Hand painted ornaments differ significantly from region to region. Each depicts specific themes and images important to the culture. In the Andes, ornaments often feature owls, costumed characters, and angels. Bali expresses its festivities with design focused around stars, snowflakes, and traditional Christmas figures. Thailand, Mexico and India have popularized designs surrounding animals and intricate depictions of nature. Handmade ornaments are festive works that highlight the unique skills and cultures of artisans from around the world.
Excellent question! Decorations should definitely be handled with care. Store them in clean, safe spaces with minimal exposure to harsh particles. For extra precaution, pack each ornament separately so as to avoid breakage. Most ornaments do not require extensive cleaning, but if it should become necessary, always use soaps and detergents free from harsh chemicals. Mostly, a simple wipe should be enough to remove dust and tree debris.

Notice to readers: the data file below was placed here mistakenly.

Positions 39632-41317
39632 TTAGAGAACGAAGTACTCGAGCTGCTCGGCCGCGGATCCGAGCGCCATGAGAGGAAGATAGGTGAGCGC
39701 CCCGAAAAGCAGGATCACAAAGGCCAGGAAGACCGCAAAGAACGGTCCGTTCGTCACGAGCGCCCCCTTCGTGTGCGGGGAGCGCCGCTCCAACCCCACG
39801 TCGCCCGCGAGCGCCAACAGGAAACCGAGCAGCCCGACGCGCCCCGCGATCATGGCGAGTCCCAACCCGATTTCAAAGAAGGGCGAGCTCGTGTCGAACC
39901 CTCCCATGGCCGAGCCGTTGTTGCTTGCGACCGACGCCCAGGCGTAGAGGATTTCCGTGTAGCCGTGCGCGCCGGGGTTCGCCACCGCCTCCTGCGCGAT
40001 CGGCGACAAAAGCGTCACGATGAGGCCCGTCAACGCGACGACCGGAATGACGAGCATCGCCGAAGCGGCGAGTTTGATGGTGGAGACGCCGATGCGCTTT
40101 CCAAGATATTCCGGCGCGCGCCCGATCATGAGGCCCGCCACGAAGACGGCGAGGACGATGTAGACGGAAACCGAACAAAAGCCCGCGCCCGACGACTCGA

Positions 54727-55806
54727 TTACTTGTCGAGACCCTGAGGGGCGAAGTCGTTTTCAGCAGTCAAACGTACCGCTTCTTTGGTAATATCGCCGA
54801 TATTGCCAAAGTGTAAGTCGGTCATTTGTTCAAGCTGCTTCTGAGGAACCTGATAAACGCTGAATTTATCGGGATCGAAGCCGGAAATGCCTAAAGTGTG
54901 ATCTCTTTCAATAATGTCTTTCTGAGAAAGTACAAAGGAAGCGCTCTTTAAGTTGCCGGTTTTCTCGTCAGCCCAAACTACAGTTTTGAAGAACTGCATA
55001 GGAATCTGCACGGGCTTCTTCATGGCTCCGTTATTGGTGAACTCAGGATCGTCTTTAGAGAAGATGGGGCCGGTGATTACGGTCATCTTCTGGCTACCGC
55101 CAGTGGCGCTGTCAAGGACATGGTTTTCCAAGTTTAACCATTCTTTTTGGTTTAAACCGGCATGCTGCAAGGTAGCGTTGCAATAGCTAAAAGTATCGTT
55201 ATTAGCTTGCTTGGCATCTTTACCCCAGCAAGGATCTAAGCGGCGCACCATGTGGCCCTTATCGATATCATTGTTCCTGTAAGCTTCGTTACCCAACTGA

From table tops to floor set-ups beneath the Christmas tree, nativity scenes are a traditional holiday centerpiece in homes around the world. Often entire families come together to partake in the experience. While there is no single right way to set up a nativity scene, certain details tend to cross regional and cultural divides. Biblical characters, animals and religious props often form the foundation of the nativity scene, while customizable pieces add extra flare. Hanging stars showcase the night sky. Decorated motifs, backdrops, ornaments, and figurines may be used to embellish a simple scene.
Absolutely! Artisans that create beaded ornaments use skills passed down for generations. Whether beads are hand-sewn onto fabric, as is the case with many of our Indian ornaments, or strung onto nylon twine, as with many West African ornaments, each piece is made with careful attention to detail.